PBS Kids GO! It's My Life
Immigration: Past and Present

When we look at the history of immigration between different lands, sometimes it looks like a trickle, and sometimes it looks like a flood. It could be about a single ship full of adventurous souls, reaching new opportunity on a new frontier. Or it could be about thousands or even millions of desperate people fleeing disaster in one country and heading for hope in another.

In the U.S., the late 1800's and early 1900's saw huge numbers of people arriving from other lands. Immigrants came from Russia, Poland, Italy, Ireland, China-almost any place where life was hard, food was scarce, or rulers oppressed their people. Millions of families came by boat to port cities like New York, Boston, and San Francisco, and then spread across the continent from there. Many of these people were processed at places such as Ellis Island in New York City, in sight of the Statue of Liberty with her message to "the huddled masses yearning to breathe free."

Because America had plenty of food, space, and opportunities to go around, most new immigrants were let in without much trouble. Many people arrived without any paperwork at all to prove who they were or where they came from!

These days, things are a lot different. In the last century, and especially in the last few decades, the borders between most countries have closed and become tightly controlled. People still flow from country to country-but they do it under a strict set of rules, and must always carry legal documents like passports.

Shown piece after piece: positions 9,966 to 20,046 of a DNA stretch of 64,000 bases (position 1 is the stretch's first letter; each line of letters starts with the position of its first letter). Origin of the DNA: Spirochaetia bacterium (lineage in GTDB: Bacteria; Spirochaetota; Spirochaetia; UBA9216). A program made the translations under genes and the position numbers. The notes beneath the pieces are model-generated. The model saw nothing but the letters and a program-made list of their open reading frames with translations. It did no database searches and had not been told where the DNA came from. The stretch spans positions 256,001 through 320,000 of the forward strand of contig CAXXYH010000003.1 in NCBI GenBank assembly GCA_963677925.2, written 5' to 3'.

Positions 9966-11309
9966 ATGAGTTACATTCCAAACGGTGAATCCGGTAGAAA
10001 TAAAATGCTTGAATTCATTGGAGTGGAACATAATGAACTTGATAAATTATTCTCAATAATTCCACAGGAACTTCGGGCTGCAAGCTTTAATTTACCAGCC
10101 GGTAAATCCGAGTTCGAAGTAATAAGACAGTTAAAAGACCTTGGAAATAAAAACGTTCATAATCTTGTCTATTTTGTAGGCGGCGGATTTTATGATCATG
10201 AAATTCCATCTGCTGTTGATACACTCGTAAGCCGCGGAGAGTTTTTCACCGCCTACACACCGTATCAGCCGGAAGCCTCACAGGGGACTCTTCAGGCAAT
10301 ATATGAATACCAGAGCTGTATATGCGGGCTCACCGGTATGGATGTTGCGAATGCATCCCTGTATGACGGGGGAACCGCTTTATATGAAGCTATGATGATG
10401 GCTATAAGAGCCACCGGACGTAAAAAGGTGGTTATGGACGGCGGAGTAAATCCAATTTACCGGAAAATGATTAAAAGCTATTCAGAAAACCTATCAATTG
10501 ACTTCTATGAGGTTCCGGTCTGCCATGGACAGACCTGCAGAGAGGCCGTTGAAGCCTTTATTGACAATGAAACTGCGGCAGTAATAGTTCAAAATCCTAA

If people want to live and work in a new country, or settle there permanently, they have to go through a long and sometimes difficult process. They might need money or lawyers. They might live for years in a new country, but not have the full rights of a citizen. If they can't meet all the requirements to legally immigrate, they can be sent back to their original countries or choose to stay in their new home illegally as "undocumented" immigrants.

Some Interesting Facts:

  • Almost 70,000 people enter the U.S. every day. More than 60,000 are temporary visitors, like tourists or business travelers. Roughly 2,200 come to become permanent, documented residents. The rest enter without documentation, to live or work in the U.S. indefinitely.

  • Each year, over 7,000 immigrant children arrive in the United States "unaccompanied," without a parent or guardian.

  • Nearly 30 million people living in the U.S. were born in another country. That's about 10% of the population!

  • A hundred years ago, Ireland was a country that millions of people were moving away from, to escape poverty and famine. But in the last decade, Ireland has become a destination for millions of immigrants, mostly from Africa and Eastern Europe, who are seeking opportunity.

In the next section we look at The Family Factor in immigration.

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